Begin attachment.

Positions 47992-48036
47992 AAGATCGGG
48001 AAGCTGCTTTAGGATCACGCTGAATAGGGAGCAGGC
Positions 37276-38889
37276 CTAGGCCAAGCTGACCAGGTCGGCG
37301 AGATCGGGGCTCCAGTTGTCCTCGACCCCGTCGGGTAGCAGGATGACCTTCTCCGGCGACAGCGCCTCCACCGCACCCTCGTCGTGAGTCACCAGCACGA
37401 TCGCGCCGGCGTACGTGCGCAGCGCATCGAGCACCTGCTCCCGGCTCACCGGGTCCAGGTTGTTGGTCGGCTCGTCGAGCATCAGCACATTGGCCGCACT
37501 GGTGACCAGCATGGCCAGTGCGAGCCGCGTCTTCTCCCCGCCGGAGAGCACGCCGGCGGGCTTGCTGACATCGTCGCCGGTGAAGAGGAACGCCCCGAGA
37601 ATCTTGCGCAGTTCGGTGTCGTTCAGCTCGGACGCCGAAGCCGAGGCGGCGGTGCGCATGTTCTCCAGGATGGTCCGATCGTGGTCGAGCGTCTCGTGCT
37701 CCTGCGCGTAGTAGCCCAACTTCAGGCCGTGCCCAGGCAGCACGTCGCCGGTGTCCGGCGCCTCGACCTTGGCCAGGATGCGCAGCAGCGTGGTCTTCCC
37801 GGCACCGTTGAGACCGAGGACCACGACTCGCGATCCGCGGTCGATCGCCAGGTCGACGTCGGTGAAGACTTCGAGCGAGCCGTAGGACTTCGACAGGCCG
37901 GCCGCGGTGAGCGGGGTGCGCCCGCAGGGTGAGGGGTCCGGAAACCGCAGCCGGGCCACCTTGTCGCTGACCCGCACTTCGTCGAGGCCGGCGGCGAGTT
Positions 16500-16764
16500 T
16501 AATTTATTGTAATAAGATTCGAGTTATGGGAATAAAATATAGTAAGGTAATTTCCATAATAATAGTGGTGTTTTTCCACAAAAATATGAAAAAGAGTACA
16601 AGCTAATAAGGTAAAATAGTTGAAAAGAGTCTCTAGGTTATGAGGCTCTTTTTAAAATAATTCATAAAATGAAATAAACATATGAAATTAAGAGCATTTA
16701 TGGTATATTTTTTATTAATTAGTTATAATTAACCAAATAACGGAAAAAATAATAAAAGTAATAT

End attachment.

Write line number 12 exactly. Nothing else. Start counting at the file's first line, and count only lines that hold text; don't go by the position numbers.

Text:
37901 GCCGCGGTGAGCGGGGTGCGCCCGCAGGGTGAGGGGTCCGGAAACCGCAGCCGGGCCACCTTGTCGCTGACCCGCACTTCGTCGAGGCCGGCGGCGAGTT